- Cells in the hair follicles: Hair may fall out in chemotherapy. They come out again after treatment, but their color and structure may change.
- Digestive system cells: There may be appetite, nausea, vomiting, diarrhea. There may be mouth and lip pain. Your treatment team will help you.
- Sometimes; hearing loss, joint pain, stinging in the hands and feet, tingling, numbness.
NOTE: * If chemotherapy and radiotherapy are given together, the side effects may be more severe!
In “non-small cell lung cancer”, which is a common disease, “targeted therapies” can be given. It has many types. Treatments are directed according to the results of genetic studies. In this treatment, the growth and spread of lung cancer cells can be blocked.
Depending on the drug given, it is used either for intravenous or oral therapy. These drugs join the bloodstream and act on all cancer cells in the body.
Your doctors will observe side effects during the treatment; skin rashes, diarrhea (diarrhea), abdominal pain, high blood pressure, vomiting, swelling of the hands and feet. These side effects will usually disappear after treatment.
You can ask your doctor about Targeted Treatments for:
- Which drugs do you recommend to me? How will they work?
- What are the possible side effects? What can be done for these?
- When will the treatment begin? When will it end? How often will I be treated?
- How will we know that the treatment is effective?
- Will there be a permanent side effect?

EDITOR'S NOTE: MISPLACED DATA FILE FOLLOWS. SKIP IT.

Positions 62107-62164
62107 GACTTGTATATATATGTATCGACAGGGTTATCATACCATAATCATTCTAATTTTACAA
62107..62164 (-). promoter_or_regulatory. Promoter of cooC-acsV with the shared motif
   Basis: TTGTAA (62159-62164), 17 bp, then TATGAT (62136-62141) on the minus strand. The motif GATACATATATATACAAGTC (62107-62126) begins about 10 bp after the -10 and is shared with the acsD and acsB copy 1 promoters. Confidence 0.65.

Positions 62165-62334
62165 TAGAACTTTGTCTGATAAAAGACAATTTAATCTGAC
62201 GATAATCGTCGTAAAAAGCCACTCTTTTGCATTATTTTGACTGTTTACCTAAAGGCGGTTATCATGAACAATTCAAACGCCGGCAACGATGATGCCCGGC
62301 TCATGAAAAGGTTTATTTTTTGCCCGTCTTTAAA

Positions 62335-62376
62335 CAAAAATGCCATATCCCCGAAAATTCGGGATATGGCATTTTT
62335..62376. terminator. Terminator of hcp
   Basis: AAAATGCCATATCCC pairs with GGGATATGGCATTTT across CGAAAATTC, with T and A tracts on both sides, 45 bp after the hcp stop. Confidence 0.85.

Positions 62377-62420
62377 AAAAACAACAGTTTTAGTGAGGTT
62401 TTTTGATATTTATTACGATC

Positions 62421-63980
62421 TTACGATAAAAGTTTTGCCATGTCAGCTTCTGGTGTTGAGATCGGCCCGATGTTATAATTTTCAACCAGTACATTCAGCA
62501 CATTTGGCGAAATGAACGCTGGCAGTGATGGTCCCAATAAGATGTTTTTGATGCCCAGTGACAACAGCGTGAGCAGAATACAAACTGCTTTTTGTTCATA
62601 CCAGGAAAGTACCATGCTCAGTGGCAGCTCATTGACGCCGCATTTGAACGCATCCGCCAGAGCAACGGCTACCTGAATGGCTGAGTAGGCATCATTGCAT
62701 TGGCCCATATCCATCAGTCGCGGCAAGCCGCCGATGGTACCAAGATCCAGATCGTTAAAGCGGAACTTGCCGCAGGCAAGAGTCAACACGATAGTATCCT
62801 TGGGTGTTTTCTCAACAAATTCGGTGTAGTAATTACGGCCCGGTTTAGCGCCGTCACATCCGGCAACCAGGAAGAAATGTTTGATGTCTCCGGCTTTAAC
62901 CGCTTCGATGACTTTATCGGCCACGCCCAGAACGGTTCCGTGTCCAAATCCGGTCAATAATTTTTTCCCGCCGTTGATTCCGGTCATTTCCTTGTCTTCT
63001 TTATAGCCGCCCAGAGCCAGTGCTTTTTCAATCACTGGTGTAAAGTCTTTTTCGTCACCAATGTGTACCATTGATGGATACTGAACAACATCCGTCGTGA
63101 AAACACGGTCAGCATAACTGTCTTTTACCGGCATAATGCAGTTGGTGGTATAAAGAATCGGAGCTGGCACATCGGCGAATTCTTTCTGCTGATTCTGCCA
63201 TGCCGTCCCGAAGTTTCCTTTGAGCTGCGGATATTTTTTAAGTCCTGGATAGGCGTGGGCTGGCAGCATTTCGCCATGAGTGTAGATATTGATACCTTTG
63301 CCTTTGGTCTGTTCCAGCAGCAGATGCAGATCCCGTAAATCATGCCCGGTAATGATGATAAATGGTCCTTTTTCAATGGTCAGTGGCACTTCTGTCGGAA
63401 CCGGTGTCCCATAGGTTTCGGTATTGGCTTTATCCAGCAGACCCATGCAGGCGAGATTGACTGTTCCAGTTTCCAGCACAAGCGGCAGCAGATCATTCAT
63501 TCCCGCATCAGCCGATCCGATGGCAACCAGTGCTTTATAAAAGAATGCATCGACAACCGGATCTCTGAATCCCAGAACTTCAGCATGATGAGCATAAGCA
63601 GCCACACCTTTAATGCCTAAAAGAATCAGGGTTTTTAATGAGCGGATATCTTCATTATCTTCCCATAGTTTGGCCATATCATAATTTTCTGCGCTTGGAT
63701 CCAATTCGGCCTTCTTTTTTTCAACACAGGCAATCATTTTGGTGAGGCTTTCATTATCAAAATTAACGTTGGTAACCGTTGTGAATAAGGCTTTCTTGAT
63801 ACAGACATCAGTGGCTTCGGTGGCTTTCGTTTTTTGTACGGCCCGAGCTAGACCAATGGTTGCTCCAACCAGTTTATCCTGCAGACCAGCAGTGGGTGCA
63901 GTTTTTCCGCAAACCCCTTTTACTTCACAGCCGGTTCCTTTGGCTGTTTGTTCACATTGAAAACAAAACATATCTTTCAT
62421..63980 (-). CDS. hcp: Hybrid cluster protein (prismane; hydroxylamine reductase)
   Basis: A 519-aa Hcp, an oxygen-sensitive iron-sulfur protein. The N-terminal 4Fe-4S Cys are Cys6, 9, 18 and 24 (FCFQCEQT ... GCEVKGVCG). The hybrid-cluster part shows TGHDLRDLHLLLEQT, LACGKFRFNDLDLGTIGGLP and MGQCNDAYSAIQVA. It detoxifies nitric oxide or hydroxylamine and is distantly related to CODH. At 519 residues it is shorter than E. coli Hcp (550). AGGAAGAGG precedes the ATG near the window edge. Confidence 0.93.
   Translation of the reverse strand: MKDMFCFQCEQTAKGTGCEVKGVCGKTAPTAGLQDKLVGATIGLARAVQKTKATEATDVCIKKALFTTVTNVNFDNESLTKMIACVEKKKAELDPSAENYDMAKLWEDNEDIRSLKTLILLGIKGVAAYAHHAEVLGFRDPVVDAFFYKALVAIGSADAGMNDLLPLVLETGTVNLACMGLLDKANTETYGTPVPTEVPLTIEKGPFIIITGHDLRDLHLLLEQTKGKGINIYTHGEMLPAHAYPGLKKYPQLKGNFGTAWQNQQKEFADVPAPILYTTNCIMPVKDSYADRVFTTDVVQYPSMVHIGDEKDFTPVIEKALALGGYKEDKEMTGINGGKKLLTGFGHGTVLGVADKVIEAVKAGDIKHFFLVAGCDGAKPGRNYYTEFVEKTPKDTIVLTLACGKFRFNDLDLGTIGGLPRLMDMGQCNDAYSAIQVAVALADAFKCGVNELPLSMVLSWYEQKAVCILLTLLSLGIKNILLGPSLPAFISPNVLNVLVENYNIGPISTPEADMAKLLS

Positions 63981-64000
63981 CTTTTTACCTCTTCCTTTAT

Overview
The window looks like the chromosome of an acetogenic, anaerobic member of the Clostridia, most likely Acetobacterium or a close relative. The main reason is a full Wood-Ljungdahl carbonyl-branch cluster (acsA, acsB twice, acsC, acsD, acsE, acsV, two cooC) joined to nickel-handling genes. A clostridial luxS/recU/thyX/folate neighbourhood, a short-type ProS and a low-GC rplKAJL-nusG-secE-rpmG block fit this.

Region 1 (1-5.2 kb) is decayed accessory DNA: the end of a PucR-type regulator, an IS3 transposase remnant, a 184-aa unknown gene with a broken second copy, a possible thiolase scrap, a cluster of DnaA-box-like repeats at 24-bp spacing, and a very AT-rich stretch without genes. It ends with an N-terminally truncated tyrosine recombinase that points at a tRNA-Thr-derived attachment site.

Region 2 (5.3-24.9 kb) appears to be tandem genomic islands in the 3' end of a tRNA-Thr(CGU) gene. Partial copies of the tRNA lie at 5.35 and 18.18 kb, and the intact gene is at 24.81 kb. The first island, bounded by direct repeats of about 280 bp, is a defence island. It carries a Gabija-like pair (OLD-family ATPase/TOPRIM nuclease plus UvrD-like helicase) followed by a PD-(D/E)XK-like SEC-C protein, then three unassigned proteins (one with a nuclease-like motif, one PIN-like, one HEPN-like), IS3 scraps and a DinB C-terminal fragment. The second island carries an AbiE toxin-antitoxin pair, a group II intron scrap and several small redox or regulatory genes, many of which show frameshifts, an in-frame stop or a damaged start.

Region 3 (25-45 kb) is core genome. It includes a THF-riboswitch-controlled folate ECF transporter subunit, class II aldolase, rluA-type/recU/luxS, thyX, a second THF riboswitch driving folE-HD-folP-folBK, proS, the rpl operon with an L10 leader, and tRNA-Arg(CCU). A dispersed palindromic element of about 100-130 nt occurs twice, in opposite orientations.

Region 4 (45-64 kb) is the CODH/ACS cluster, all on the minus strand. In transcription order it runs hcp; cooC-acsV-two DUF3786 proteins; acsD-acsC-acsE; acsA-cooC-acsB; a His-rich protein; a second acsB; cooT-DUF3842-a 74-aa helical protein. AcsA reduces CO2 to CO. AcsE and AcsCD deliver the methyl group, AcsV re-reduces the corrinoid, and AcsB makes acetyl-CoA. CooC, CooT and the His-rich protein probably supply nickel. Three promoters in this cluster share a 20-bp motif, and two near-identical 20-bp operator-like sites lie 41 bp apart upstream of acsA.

“Good and proper nutrition” is very important before, during and after treatment. The right amount of calories and protein must be taken to maintain body weight and strength. Good food makes you feel good and you have more energy.
Nausea, vomiting, impaired taste can cause your eating habits to deteriorate.
Your doctor and dietitian will surely help you with good and proper nutrition.
The appearance of your cancer will change your life and the lives of those close to you. It is very normal that you need help when fighting cancer. With the whole treatment process, many concerns will arise about your family and your business life.
The people you can get help from your environment are:
• Doctors, nurses, other healthcare professionals
• Social workers, consultants
Support groups; cancer patients, family members
Cancer Treatment Research Studies
It is the best approach to share with your doctor the need to participate in such studies, if necessary, and which research studies you can participate in.
NOTE: * It is not always true that you will benefit from these studies.
REMEMBER! “EARLY DIAGNOSIS SAVES LIFE”